The Curran Administration is proceeding with a plan to reassess every property in Nassau County. While I agree that the current system needs to be fixed, I strongly disagree with some of the actions that the Administration has taken to implement its plan.
First, upon the advice of her Assessor, David Moog, and contrary to an agreement with the Legislature, the County Executive has chosen to circumvent the New York State law that limits increases in assessed values to no more than 6% in a year. The Administration is doing this by changing the formula by which your tentative assessed value is determined.
The NYS assessment cap is an important protection in Nassau, especially since the county’s assessment expert estimates that more than 50,000 households will see tax increases of 25% or more and another 40,000 will see increases of 15% to 25%.
I believe that removal of the NYS cap is the wrong approach especially in light of the new limitation on the SALT (state and local tax) deduction, and rising interest rates. Hitting tens of thousands with large tax increases will be a burden for many, the last straw for some, and could have an effect on home values throughout Nassau.
The County Executive has indicated that she will seek state legislation to phase-in the tax increases. I would certainly support sensible and fair legislation to soften the blow from assessment increases. However, this legislation has yet to be submitted to the State Legislature and passage of this bill by the Legislature is not guaranteed. The Assessor has admitted there is no “backup” plan if they cannot get state legislation for the phase-in.
Second, as reported by Newsday, the Administration deliberately sent out its assessed value notices with minimal information. The notices are confusing and tell taxpayers nothing about what the impact of the new assessed values will be on their taxes. Even worse, many taxpayers are seeing fair market value increases of 50%, 100%, or more, and are deeply distressed that their taxes will increase by a similar amount.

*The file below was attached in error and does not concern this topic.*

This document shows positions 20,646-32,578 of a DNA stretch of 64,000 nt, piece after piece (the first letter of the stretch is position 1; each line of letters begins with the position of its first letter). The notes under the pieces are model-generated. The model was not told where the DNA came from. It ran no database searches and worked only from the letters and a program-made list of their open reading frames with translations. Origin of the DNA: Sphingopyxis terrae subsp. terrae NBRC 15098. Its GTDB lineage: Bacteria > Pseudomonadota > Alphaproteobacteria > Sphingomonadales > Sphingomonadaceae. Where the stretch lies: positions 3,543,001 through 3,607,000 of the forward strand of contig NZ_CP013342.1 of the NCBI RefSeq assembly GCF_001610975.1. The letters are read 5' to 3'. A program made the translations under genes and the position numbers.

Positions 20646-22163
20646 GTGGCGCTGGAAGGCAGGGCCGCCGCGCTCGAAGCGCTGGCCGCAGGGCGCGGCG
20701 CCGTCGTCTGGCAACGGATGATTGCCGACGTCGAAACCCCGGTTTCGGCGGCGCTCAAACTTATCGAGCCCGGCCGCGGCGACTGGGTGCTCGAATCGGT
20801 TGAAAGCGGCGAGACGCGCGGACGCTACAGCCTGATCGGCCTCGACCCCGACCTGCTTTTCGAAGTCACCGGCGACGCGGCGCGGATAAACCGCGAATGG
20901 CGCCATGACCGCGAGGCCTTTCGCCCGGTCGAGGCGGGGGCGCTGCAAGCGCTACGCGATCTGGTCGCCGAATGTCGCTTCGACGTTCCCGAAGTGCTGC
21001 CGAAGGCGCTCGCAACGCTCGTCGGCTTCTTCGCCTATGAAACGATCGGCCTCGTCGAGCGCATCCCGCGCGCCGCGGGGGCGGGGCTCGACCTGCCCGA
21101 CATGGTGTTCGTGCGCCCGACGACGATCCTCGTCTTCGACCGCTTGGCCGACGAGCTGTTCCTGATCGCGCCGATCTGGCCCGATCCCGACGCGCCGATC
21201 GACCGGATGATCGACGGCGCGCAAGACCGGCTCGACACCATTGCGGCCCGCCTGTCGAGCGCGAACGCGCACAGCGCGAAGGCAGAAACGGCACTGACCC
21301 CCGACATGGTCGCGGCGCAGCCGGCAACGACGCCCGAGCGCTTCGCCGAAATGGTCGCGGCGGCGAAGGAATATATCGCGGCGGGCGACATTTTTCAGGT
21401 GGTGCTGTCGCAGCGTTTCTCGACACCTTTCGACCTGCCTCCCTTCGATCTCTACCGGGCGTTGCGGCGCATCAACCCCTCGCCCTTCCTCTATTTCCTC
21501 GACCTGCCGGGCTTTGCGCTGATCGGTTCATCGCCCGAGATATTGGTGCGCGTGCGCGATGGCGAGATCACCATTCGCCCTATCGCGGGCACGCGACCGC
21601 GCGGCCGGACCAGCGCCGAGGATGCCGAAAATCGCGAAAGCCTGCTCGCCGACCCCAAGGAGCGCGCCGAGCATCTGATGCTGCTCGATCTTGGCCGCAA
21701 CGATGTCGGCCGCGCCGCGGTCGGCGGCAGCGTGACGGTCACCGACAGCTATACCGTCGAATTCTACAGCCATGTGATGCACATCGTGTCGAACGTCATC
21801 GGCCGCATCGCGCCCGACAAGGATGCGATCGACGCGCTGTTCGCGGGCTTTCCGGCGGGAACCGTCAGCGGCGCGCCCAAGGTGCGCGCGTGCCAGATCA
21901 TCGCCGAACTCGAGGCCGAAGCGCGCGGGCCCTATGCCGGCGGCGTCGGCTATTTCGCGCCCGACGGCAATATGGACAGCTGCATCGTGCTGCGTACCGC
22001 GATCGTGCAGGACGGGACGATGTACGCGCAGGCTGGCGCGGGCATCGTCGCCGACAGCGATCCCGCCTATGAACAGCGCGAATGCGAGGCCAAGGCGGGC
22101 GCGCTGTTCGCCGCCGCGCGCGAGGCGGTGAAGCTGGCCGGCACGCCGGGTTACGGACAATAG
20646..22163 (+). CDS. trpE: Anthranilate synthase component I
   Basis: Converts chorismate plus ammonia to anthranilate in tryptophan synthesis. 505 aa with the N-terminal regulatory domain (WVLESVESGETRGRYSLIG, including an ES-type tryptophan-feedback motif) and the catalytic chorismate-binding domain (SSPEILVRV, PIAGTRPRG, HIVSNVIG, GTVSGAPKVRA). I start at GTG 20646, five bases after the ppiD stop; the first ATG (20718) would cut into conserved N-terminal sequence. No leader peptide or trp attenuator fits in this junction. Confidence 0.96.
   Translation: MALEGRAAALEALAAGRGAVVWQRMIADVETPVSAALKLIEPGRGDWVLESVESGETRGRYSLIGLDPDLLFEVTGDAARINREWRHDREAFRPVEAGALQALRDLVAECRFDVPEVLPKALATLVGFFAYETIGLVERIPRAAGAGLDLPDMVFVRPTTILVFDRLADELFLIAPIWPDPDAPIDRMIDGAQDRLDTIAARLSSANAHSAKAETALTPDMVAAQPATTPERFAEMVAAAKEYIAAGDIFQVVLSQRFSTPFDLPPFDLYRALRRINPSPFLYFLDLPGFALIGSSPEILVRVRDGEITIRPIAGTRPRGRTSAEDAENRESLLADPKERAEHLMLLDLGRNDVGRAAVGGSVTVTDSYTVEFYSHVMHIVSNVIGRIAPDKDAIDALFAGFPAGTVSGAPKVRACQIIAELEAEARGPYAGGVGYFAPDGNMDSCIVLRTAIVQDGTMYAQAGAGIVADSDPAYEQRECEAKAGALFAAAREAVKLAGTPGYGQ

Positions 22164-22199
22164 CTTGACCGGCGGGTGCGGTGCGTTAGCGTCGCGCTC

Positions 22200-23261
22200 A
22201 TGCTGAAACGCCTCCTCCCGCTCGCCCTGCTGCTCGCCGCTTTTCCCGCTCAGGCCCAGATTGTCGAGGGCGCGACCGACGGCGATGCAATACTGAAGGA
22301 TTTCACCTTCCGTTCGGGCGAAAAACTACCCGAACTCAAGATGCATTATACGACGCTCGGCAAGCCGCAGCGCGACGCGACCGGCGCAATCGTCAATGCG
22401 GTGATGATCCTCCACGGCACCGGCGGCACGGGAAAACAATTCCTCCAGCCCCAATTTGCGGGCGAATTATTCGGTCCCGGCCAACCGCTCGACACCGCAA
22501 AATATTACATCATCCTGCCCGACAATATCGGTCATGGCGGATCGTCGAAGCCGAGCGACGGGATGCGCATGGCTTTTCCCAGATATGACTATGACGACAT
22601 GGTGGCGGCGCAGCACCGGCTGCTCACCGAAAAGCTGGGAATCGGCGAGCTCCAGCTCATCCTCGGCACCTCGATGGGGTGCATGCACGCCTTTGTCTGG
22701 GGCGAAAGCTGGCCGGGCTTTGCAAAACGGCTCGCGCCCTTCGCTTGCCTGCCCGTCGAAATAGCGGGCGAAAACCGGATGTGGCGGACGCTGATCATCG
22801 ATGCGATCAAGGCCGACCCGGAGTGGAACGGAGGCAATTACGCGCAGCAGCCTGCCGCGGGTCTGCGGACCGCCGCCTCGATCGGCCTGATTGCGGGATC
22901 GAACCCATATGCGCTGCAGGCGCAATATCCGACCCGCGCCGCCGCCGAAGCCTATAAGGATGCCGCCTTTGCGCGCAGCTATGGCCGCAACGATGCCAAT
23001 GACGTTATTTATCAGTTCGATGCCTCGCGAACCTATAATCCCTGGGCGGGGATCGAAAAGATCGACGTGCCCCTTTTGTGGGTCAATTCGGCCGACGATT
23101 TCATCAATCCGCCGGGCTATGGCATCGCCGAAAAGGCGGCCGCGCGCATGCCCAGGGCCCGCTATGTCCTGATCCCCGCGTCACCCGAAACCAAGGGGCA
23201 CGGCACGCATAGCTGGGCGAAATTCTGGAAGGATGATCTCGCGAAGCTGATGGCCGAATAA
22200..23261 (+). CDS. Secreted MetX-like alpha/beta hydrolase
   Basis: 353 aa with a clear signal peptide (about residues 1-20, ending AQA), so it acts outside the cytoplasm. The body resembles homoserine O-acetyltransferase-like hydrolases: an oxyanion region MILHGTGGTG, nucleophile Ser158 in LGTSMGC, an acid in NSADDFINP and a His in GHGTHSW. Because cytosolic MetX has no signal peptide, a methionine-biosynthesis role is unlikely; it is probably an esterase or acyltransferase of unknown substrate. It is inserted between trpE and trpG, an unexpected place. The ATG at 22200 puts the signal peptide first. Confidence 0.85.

The fair market values in the Assessor’s notices do not really tell you what the impact will be on your taxes. Residents have a right to know what the tax impact will be. With this in mind, the Legislature unanimously passed a law that forces the Administration to send a second notice showing the tax impacts. You should receive this notice in December. It is now available online at www.mynassauproperty.com. Please enter your address information, then click on the “Correspondence” tab to view your “Tax Impact” notice.
Lastly, constituents are reporting that there are numerous problems when they try to reach the Department of Assessment to get more information about the new assessed values. For months I have called on the Administration to create a comprehensive system that could accommodate the tens of thousands of residents looking for answers.
My colleagues and I in the Legislative Majority will continue to demand that the Administration make this process more transparent, including creating a user-friendly system that will allow taxpayers to get the answers they deserve. We will also continue to demand that the Administration restore the New York State 6% Assessment Cap.
Please visit my Facebook page (www.facebook.com/LegislatorJohnR.FerrettiJr) or Legislative website to join my eteam (www.nassaucountyny.gov/ld15) for updates on the Administration’s Reassessment Plan.
As always, please feel free to call my office (516-571-6215) or email me (firstname.lastname@example.org) with your thoughts or comments or if there are any matters in which I may be of assistance.
John R. Ferretti, Jr.
Nassau County Legislator
15th Legislative District